My attitude will be key in giving the overall tone in the home. By it I can convey to my family: We’ve got this. We’re in this together. In fact, this can even be a gift. This can strengthen us because it moves us to remember the most important things: our faith, our love for one another, and our commitment to live well in all circumstances of life.
So as husband and father, my confidence and conviction can be a life-giving cornerstone. I can keep informed, and exercise careful foresight in protecting ourselves and our loved ones, and aiding those in need, all the while assiduously avoiding fear-mongering and woe-is-me. I must remember that fear and discouragement can be more contagious than germs, since they can be projected by inner feelings and by words.
As the concerns and pressures are real, I will need to remind myself and check my attitude regularly. This too shall pass, and we can thrive and grow through it. By feeling this, saying this, and living this, I pattern it for my loved ones. I can truly lead, and be a man. Now is the time, beginning at home.
2. Choose to live with and for my wife more than ever.
Start with her; listen to her. Plan together. She might be worried. I can be her rock, as she can be mine. Don’t let anything divide us now. Yes, there will be flareups, disagreements, and tension. As always, a true friendship can bend and sway. Don’t let it break. Ask forgiveness, and offer forgiveness. We can be a team. No, rather we can be a married couple, like never before. Now is the time.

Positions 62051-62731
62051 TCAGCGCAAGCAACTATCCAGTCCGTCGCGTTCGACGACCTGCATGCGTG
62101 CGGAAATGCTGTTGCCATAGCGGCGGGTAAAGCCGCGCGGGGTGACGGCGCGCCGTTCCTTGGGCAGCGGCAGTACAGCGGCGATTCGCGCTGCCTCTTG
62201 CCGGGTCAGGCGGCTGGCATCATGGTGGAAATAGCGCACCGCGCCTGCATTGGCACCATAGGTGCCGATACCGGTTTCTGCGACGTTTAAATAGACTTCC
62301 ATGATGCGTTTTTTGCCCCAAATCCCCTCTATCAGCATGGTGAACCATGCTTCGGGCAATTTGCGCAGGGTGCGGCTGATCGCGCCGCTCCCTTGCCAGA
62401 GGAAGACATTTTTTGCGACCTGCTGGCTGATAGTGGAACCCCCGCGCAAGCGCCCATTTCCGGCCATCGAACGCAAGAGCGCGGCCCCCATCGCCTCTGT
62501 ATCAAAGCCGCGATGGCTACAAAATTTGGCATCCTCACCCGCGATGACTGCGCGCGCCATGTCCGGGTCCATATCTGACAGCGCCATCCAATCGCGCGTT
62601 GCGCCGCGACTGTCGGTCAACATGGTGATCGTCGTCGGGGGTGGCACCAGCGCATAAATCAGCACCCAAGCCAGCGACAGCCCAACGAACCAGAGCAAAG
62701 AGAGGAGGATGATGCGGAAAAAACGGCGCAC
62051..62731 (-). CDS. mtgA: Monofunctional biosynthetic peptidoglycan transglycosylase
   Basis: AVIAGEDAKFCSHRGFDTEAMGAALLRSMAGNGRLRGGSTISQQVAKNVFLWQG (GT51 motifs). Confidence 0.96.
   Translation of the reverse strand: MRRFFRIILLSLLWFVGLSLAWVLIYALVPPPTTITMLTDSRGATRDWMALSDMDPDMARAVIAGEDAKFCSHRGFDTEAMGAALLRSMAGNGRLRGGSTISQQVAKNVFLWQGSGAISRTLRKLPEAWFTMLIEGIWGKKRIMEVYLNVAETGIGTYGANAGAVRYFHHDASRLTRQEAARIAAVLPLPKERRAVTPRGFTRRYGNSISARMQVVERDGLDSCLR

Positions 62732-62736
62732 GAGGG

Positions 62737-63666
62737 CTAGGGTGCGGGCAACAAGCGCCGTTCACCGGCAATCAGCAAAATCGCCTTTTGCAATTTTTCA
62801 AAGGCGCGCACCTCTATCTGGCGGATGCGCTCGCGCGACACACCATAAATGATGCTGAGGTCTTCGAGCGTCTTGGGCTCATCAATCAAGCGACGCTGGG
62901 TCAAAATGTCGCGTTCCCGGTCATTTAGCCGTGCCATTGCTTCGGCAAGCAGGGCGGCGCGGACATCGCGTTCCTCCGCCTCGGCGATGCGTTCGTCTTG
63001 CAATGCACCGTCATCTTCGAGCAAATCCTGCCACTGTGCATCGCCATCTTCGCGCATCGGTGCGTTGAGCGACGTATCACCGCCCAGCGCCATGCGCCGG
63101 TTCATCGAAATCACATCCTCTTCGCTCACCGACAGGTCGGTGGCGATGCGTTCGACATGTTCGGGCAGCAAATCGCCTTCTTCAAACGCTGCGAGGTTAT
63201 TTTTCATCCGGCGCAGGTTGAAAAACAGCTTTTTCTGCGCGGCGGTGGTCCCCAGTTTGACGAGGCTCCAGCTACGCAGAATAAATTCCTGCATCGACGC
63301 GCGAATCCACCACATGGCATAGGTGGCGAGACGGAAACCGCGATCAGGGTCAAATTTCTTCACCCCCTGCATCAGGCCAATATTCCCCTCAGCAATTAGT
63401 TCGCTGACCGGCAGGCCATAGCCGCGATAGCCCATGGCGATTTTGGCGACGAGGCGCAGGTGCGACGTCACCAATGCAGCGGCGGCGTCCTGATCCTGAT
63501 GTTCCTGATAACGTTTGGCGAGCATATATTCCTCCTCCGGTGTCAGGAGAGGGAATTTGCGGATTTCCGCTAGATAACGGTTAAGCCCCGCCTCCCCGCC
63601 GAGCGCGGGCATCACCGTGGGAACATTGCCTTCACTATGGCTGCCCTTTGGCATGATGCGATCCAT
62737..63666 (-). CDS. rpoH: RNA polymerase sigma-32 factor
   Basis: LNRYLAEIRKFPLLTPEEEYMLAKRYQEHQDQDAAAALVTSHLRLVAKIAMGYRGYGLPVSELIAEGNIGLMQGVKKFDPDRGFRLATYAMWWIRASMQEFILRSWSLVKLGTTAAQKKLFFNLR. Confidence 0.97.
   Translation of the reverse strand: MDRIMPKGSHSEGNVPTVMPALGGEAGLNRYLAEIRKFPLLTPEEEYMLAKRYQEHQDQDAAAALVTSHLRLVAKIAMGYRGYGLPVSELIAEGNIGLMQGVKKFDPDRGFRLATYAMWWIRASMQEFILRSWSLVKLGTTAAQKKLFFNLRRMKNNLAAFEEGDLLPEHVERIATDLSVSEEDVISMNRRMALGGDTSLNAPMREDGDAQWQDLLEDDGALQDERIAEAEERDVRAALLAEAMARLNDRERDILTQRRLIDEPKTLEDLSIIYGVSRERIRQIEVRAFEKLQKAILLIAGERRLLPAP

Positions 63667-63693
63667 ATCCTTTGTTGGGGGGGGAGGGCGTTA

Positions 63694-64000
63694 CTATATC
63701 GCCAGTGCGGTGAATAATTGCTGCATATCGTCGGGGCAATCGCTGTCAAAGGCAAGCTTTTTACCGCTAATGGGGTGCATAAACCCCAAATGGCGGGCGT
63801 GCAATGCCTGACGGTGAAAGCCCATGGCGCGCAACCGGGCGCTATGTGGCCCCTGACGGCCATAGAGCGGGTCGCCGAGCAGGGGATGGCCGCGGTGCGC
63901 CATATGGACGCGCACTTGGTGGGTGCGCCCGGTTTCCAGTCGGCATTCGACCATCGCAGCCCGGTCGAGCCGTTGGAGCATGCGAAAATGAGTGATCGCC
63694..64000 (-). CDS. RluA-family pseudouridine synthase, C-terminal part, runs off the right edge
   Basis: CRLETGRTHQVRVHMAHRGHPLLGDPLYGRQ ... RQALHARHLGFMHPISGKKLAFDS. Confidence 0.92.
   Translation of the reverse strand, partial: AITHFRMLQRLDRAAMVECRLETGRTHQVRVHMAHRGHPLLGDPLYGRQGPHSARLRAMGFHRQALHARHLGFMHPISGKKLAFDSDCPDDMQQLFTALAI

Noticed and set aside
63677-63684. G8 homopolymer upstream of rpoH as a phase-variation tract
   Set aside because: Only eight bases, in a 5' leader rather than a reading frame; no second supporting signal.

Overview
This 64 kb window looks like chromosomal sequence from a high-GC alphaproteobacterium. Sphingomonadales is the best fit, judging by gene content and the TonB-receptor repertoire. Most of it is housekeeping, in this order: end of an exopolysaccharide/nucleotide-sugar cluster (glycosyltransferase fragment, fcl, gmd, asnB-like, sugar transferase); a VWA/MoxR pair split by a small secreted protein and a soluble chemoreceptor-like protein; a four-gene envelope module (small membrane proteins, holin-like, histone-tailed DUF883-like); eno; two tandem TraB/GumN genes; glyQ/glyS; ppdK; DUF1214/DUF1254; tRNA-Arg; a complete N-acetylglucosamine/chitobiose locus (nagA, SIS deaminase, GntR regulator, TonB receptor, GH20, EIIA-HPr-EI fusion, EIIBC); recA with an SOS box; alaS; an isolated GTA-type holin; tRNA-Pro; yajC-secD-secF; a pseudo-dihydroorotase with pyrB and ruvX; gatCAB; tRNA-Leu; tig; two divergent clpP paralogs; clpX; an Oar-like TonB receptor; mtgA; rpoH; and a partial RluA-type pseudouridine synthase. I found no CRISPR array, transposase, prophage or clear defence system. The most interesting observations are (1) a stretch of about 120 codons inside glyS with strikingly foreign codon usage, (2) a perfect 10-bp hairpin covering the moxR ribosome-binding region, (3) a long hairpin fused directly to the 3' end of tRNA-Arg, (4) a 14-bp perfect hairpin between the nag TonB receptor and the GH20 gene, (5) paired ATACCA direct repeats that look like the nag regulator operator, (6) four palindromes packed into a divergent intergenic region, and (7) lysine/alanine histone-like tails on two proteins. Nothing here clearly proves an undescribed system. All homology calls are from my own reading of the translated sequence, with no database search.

3. Choose again to be a father, being present to my children more than ever before.
Whatever I have done up to this point, I can start again. It’s not that I show up and pretend everything is great. I can tell them I love them now more than ever, and I want to be here with and for them, more than ever.
I must be vulnerable. I can tell them that even now I’m not quite sure how to do it. But I’m willing to keep trying. We can find a way to live together in close quarters, and be creative about how to do it, while turning to time-tested forms of living together. (Which brings us to the final suggestion…)
4. Schedule blocks of time for various essential things.
Here is where good intentions are given flesh and made real. This is where we show them we mean what we say. We can be hard-nosed and practical, according to the situations of our own households. Over-committing is not the answer. There is a plan that fits for each us. Here are five things that should have some place in any plan.
a) Professional Work. Economic necessity might demand many hours of tending to my profession. I should give it the time it requires, but not more, scheduling it carefully. Then when it’s done, it’s done. My professional work should not hover over each moment of the day. I must try to give my best energy, my best time, to being with the family.